Shylock and Portia by Thomas Sully (1835), from Act IV, Scene 1 of The Merchant of Venice. Wikimedia Commons.

Following some interesting conversations on Twitter, I thought I should try to put some thoughts down about The Merchant of Venice. I studied the play as a student in the 1990s, have seen countless performances: in the theatre and on TV, so know it well. Or do I?

In truth, The Merchant of Venice is a complex and multi-layered play, and I think harder to get a handle on now because of the way the performance history has changed. After the play’s initial performance, it was only revived twice at court in 1605. Its first seismic shift occurred in 1741, when the Irish actor Charles Macklin turned Shylock from a low comedy role into that of a terrifying villain. Thereafter, it became a popular play with many top actors choosing to play Shylock.

I have not dealt too much with Shylock here because I think the emphasis has shifted gradually on to him over the years, which has had the effect of distorting the play’s themes. The Merchant of Venice is not (though we wish it were!) a play about racial intolerance, although I’m not saying that Shakespeare didn’t want to explore the effects of racial hatred and show how hatred breeds violence. It’s just not the theme of the play. Sorry.

I should say, because I’m a theatre historian, I’m less interested in what people think now about the play and more how people in Shakespeare’s time viewed it. My sense is that Jacobeans would have held views that would shock us today as antisemitic. After all, The Merchant of Venice is classed as a comedy in the First Folio; by the 18th century, actors playing Shylock came on in a red wig and false nose and audiences probably looked forward to Shylock’s comeuppance.  But of all Shakespeare’s plays, it seems to me that The Merchant of Venice has most shifted its meaning over time, not least because of the Holocaust, but also because Shylock is far more interesting than Antonio: the character for whom the play is named.

I’m fine with people using the play to explore racial intolerance, but how can I get a sense of what the play meant to Shakespeare and his audiences? Firstly, I went back to the sonnets – specifically, Sonnet 4 – which I remembered had some interesting imagery about money (you can read the whole sonnet here).  Addressed to the beautiful youth, the poem uses finance and accounting as an extended metaphor; the argument is that the youth is wasting the gifts of nature by self-admiration, when he should be getting married and having a child. The opening line (“Unthrifty loveliness, why dost thou spend/Upon thyself thy beauty’s legacy?”) has a masturbatory air, and later, Shakespeare calls him “Profitless usurer”.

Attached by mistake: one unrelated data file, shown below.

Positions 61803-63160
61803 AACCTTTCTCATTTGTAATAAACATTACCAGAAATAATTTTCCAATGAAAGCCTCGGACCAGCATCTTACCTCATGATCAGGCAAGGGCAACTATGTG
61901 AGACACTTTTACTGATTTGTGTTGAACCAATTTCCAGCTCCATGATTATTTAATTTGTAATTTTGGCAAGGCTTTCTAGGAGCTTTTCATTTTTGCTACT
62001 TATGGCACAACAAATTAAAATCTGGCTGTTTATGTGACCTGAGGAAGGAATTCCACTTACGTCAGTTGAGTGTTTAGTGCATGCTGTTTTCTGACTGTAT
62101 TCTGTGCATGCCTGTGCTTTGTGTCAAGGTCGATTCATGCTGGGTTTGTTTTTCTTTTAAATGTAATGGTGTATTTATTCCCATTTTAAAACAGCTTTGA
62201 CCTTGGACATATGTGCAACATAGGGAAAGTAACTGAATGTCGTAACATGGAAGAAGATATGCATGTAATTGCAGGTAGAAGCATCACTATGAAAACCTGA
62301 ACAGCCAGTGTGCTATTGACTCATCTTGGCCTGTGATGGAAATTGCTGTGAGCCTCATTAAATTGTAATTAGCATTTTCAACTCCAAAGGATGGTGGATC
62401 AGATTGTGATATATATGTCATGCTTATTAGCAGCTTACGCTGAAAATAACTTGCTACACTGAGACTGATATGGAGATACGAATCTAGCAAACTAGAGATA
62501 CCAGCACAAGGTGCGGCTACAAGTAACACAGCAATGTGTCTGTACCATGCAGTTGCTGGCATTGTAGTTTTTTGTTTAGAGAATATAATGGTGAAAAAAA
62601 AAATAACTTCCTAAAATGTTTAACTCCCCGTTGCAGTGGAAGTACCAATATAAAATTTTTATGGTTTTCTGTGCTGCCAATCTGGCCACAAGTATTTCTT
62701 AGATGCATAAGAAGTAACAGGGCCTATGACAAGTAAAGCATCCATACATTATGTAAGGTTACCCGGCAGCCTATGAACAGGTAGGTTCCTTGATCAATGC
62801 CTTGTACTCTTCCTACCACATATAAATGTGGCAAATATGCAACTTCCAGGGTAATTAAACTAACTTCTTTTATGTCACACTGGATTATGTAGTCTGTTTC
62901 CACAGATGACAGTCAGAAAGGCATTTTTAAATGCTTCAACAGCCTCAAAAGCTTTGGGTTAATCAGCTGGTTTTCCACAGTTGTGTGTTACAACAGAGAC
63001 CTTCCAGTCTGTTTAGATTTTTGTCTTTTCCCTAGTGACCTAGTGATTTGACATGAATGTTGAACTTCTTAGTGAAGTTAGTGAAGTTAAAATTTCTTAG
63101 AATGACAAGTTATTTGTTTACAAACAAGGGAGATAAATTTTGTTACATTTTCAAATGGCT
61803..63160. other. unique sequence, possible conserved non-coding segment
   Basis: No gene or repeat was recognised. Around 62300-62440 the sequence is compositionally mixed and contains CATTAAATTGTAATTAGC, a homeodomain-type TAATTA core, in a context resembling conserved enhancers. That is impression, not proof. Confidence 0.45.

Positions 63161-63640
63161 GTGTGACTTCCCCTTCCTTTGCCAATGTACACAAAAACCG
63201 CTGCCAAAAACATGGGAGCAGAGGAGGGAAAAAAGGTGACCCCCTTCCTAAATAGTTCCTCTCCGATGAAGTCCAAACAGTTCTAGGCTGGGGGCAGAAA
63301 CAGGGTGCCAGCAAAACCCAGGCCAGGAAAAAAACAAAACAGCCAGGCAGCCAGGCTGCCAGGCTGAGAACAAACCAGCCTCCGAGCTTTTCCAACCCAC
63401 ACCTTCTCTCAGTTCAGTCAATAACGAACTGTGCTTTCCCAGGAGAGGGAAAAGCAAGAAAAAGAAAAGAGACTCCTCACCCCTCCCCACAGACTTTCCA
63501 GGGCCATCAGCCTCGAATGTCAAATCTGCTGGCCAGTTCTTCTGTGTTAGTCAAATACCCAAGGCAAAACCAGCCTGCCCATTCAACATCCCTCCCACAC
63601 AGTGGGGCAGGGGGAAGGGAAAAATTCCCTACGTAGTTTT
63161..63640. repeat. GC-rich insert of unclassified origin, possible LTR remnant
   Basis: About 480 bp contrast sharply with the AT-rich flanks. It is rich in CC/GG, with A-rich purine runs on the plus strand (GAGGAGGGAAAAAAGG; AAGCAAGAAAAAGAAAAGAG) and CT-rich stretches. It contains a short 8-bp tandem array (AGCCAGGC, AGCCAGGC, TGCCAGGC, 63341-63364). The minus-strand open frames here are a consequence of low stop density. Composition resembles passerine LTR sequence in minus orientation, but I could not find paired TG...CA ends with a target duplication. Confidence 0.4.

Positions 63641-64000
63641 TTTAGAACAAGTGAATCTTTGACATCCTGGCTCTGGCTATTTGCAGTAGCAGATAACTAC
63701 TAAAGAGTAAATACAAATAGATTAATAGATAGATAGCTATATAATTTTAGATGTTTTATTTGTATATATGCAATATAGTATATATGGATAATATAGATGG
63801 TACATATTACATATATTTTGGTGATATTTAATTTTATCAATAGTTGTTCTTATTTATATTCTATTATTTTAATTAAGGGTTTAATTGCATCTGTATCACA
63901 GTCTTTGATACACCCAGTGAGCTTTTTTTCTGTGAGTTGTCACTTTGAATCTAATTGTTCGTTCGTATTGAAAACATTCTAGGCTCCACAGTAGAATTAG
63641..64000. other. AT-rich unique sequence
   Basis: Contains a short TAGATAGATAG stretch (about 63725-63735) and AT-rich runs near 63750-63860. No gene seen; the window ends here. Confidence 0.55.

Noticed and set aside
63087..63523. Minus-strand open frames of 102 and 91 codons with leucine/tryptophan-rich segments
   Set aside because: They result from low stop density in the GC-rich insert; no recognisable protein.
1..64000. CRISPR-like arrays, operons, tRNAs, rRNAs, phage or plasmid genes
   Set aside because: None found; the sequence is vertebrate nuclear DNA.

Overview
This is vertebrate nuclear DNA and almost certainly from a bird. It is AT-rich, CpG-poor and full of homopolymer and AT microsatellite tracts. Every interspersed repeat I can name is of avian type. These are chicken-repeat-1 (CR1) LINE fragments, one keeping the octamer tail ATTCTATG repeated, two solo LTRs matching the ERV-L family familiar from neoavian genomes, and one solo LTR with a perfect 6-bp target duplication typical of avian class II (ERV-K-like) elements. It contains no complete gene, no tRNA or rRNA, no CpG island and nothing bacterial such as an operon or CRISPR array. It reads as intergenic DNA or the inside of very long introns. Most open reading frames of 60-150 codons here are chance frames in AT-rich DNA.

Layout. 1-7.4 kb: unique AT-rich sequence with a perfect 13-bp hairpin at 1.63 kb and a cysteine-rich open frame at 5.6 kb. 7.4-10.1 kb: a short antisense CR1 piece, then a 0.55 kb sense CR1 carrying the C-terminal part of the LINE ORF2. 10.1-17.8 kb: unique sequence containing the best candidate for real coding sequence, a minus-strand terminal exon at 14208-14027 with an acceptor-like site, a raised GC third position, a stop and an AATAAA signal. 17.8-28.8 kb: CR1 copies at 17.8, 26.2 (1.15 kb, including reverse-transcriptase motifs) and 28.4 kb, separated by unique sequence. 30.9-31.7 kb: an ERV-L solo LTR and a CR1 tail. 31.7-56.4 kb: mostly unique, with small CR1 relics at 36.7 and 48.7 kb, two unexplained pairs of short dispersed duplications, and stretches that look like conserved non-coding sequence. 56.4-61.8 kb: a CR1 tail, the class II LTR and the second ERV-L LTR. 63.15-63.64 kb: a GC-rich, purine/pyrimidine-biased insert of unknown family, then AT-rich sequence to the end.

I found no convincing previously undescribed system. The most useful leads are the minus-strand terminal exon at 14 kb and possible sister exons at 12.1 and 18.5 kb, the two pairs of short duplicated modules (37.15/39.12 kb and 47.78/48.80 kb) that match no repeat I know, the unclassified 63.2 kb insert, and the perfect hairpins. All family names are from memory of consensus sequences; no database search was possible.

It’s that latter reference that reminded me of The Merchant of Venice. Shylock is, of course, a usurer (because he lends money at a high interest rate) and his speech about Jacob grazing Laban’s sheep (Act I, Scene III) is his defence of the practice. He hates Antonio precisely because he lends money “gratis” to his friends, thus denying him business. In the play there is a clear contrast between the idea of love – the generous use of nature’s gifts between friends; the increase of progeny through marriage – and its opposite: usuary, which is a kind of negation of love, friendship and community.

Shakespeare is not idealistic in his way of presenting relationships – even the loving ones involve exchange – but it’s the spirit in which the exchange occurs that’s important. Compare these two remarks:

Portia to Bassinio: Bid your friends welcome, show a merry cheer – Since you are dear bought, I will love you dear (Act III, Scene III).


Shylock to the Duke: The pound of flesh which I demand of him is dearly bought, ‘tis mine and I will have it (Act IV, Scene I).

There’s a clear distinction between the loving openness of Portia, and Shylock, the usurer, who grapples the wealth unto himself. Similarly, Shylock keeps his daughter, Jessica, immured in his house and urges her to lock the doors, whereas Portia leaves her whole estate at Belmont in the safekeeping of Lorenzo and Jessica: two people whom she hardly knows.

A connected and important theme is appearance versus reality, which we see in the central caskets plot, and which also plays out through Shylock himself, who pretends the “merry bond” is all a joke but is soon whetting his knife in court, ready to take his pound of flesh. Even Shylock’s question about whether Antonio is a good man or not I think we are supposed to see as a perversion of the natural order:

Ho no, no, no, no: my meaning in saying he is a good man, is to have you understand me that he is sufficient (Act I, Scene III).

This is a world in which the word “good” has changed its meaning to refer to money and credit, nothing more.

The end of the play presents a nexus of relationships, in which people are indebted to one another in different ways; there is Shylock’s bond, of course, but the court-scene switches to the generous community at Belmont, with a second exchange of rings and Antonio’s promise, yet again, to stand surety for Bassanio:

I once did lend my body for his wealth,
Which but for him that had your husband’s ring
Had quite miscarried. I dare be bound again,
My soul upon the forfeit, that your lord
Will never more break faith advisedly (Act V, Scene I).

The message of the lead casket (“Who chooseth me, must give and hazard all he hath”) takes us to the heart of the play: love involves openness and risk. To keep everything to yourself, to let money breed money, is a state against nature – it negates life.

Following the events of the 20th century, it’s hardly suprising that this play seems to speak to us on another level, showing us the terrible consequences of dehumanising people who are different from ourselves. However, it’s testament to Shakespeare’s brilliance that its central message – love one another – remains unchanged.